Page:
Compared with controls, patients with multiple sclerosis had reduced coherence of both θ and α bands (p between 0.05 and 0.002 for the θ band; p<0.0005 for the α band, significant if Bonferroni corrected; figure 3). In this figure, only patients who underwent neuropsychological examination were considered (n=21). θ Band coherence was reduced mostly between interhemispheric homologous electrodes or within the distance of a single position in the anteroposterior direction (P3-C4; P3-O1). α Band coherence was diffusely decreased both between interhemispheric and anteroposterior electrode pairs (figure 3). Cognitively impaired patients (figure 4) had a significant diffuse coherence decrease of the two bands compared with cognitively normal patients, in the anteroposterior and in the interhemispheric direction (p<0.0005, significant if Bonferroni corrected).

Figure 3

Coherence maps. Lines represent significant (p<0.05) coherence decrease in the group of patients with multiple sclerosis who underwent cognitive tests (n=21) compared with normal subjects (n=22). Temporal electrodes were excluded from the analysis. (A) θ (4–8 Hz); (B) α (9–12 Hz).

Figure 4

Coherence maps. Lines represent significant (p<0.05) coherence decrease in the group of cognitively impaired (n=9) compared with cognitively normal (n=12) patients with multiple sclerosis. Temporal electrodes were excluded from the analysis. (A) θ (4–8 Hz); (B) α (9–12 Hz).


No significant correlation was present between coherence and periventricular lesion load, whereas subcortical lesion load was significantly correlated with interhemispheric θ and α coherence (p=0.020 and p=0.017 respectively, figure 5) and with anteroposterior α coherence (p=0.013). The total lesion load had a correlation at the limit of statistical significance (p=0.05) only with the interhemispheric α band coherence.

Figure 5

Regression of interhemispheric (I-E) coherence with periventricular (PV) and subcortical (SC) MRI lesion load in each patient with multiple sclerosis (n=27).


In this study we evaluated computerised EEG spectral power and coherence in patients with multiple sclerosis, together with neuropsychological tests and brain MRI.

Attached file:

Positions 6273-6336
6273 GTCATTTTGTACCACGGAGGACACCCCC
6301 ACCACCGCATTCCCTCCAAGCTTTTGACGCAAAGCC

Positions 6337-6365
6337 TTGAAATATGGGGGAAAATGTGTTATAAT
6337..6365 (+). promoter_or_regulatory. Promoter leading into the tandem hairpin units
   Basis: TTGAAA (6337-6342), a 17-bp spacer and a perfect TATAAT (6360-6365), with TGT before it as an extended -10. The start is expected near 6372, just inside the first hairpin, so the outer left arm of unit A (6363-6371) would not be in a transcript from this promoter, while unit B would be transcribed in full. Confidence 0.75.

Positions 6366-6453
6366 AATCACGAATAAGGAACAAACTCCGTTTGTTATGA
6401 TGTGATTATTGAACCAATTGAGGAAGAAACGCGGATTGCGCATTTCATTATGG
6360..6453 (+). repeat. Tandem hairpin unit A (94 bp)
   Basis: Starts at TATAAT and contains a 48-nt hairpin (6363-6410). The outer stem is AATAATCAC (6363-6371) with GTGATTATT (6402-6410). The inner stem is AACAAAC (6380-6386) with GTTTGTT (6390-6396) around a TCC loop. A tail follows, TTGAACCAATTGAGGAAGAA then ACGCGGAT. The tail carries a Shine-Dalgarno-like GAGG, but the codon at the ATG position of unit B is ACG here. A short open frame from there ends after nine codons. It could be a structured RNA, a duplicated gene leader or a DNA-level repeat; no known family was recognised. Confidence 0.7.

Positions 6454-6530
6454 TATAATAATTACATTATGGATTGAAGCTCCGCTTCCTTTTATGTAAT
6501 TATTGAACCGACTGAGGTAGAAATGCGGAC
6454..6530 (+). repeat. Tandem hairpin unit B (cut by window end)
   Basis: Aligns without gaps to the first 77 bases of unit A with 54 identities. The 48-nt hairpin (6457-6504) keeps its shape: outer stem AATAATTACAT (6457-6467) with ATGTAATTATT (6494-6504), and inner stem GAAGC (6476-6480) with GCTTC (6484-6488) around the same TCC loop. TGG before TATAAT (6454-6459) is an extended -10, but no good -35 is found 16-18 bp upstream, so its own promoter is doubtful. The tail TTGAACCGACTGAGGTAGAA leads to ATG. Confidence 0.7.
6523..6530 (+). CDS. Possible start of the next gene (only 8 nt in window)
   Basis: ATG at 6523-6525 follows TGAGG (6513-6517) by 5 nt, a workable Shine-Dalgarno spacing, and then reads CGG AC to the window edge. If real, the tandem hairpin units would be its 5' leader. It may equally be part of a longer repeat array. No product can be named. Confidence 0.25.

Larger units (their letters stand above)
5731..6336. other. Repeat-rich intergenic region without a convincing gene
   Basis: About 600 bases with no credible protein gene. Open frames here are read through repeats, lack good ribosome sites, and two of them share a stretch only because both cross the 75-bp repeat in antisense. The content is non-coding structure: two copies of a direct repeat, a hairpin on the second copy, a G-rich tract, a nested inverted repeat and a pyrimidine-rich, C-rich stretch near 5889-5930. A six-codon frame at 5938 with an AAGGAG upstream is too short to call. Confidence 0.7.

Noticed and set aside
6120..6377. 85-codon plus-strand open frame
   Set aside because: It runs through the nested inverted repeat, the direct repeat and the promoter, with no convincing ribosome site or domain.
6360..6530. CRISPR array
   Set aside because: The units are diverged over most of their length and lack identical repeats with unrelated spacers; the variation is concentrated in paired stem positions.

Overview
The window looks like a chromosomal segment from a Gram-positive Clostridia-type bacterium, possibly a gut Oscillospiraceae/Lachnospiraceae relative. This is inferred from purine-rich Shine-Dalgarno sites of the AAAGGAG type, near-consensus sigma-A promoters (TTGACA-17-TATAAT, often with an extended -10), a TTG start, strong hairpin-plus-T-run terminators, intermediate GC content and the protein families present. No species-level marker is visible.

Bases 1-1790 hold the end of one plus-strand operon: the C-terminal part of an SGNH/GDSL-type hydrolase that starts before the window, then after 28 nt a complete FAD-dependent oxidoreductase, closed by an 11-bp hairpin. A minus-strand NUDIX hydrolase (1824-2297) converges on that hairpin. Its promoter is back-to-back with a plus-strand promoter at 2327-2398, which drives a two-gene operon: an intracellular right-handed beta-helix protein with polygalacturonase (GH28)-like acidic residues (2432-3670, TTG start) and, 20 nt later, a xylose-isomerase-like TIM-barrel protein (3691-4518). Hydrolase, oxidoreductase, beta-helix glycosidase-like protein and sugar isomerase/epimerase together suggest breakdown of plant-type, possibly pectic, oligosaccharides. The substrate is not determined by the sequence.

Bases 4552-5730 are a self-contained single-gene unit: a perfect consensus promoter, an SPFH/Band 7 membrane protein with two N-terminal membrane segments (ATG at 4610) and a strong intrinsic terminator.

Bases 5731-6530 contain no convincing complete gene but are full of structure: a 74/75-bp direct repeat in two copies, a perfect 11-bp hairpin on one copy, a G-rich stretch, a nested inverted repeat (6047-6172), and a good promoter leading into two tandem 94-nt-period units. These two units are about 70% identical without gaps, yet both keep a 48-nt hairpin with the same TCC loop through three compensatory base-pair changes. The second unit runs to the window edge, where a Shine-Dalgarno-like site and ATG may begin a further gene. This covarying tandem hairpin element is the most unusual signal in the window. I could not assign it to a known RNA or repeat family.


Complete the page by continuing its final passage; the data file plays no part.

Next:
We found a slowing of the background EEG activity in patients with multiple sclerosis compared with control subjects, together with a diffuse increase of slow oscillations in the anterior and temporal regions. Moreover, patients with memory impairment had an increase of slow components (δ and θ) in the left temporofrontal regions. Compared with normal subjects, power abnormalities were significant only in the group of patients with cognitive impairment and not in cognitively normal patients. Considering MRI, the groups of patients with high and low total lesion load had no significantly different EEG power from normal subjects and from each other. Conversely, patients with high subcortical lesion load had more θ and δ power compared with normal controls and with patients with low subcortical lesion load, who had normal EEG considered as a group. Other studies reported EEG abnormalities in multiple sclerosis,38-41 mainly increased slow frequencies and reduced α band. Computerised spectral analysis38 showed a relation between disability and the amount of β activity in the frontocentral area and of θ activity in the temporal area. Moreover, after improvement due to immunosuppressive treatment, a marked increase of mean α frequency in the parieto-occipital region was present. Quattrini et al 39 in a 5 year follow up study, did not find a significant correlation between visual EEG abnormalities and neurological or psychic status, but there was a weak correlation between EEG and CT findings. Facchetti et al 40 failed to find a significant correlation between conventional or quantitative EEG and MRI findings or disability. Feng,41 at visual inspection of the EEG, found more abnormal records in active than quiescent patients with multiple sclerosis; moreover, patients with relapses had more frequent abnormalities than patients with a progressive course. In the present study, we investigated patients with a progressive form of multiple sclerosis, in which a higher prevalence of cognitive disturbances, compared with patients with relapsing-remitting disease, has been reported.42 43 Whether patients with secondary progressive disease are more affected by cognitive impairment than primary progressive ones is still a controversial issue, as this has been found by some authors44 45 and denied by others.46 Recent evidence,46 however, indicates that, when patients with primary or secondary progressive multiple sclerosis have similar disability and MRI lesion burden, the frequency and severity of cognitive disturbances do not differ significantly between these two multiple sclerosis phenotypes. This might explain why, in our study, the groups of patients with and without cognitive impairment were not clustered for either form of progressive multiple sclerosis. Our findings show that lesions immediately underlying the cortex, among other lesion locations, are the major determinant of the EEG power abnormalities encountered in multiple sclerosis. Several studies45 47 48 have shown a statistically significant correlation between the global cognitive impairment and the severity of white matter abnormalities of the hemispheres, of corpus callosum atrophy, and of ventricular dilatation. More strict correlation has been found between cognitive impairment and both subcortical lesion load8 9 and corpus callosum atrophy.49 Moreover, the analysis of regional cerebral lesion load showed significant relations with specific cognitive functions.48-50